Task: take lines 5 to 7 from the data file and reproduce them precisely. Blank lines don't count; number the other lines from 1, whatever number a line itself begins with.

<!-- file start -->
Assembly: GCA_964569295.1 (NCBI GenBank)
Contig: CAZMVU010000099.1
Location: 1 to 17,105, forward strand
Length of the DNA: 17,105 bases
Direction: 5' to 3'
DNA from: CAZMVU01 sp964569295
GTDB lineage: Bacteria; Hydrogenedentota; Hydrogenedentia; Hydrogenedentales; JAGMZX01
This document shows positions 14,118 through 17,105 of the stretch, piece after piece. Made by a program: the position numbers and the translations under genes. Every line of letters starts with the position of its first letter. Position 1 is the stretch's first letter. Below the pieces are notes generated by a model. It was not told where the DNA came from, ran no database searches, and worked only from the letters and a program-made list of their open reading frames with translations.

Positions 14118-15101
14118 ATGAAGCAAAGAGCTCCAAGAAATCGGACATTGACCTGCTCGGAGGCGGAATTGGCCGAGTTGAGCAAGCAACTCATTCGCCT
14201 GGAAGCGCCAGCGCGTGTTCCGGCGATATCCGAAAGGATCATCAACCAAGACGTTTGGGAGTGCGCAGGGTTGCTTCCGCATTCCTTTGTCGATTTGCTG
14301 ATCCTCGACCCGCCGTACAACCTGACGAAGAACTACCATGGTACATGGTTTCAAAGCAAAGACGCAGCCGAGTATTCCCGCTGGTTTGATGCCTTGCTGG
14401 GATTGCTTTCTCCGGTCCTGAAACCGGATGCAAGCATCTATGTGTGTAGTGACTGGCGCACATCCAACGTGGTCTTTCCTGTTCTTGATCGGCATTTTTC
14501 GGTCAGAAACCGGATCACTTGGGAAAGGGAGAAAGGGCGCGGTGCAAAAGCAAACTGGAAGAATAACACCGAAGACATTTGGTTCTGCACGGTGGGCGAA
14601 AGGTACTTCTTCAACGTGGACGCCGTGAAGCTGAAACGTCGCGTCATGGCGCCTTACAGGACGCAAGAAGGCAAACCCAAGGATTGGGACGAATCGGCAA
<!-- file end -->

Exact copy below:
Direction: 5' to 3'
DNA from: CAZMVU01 sp964569295
GTDB lineage: Bacteria; Hydrogenedentota; Hydrogenedentia; Hydrogenedentales; JAGMZX01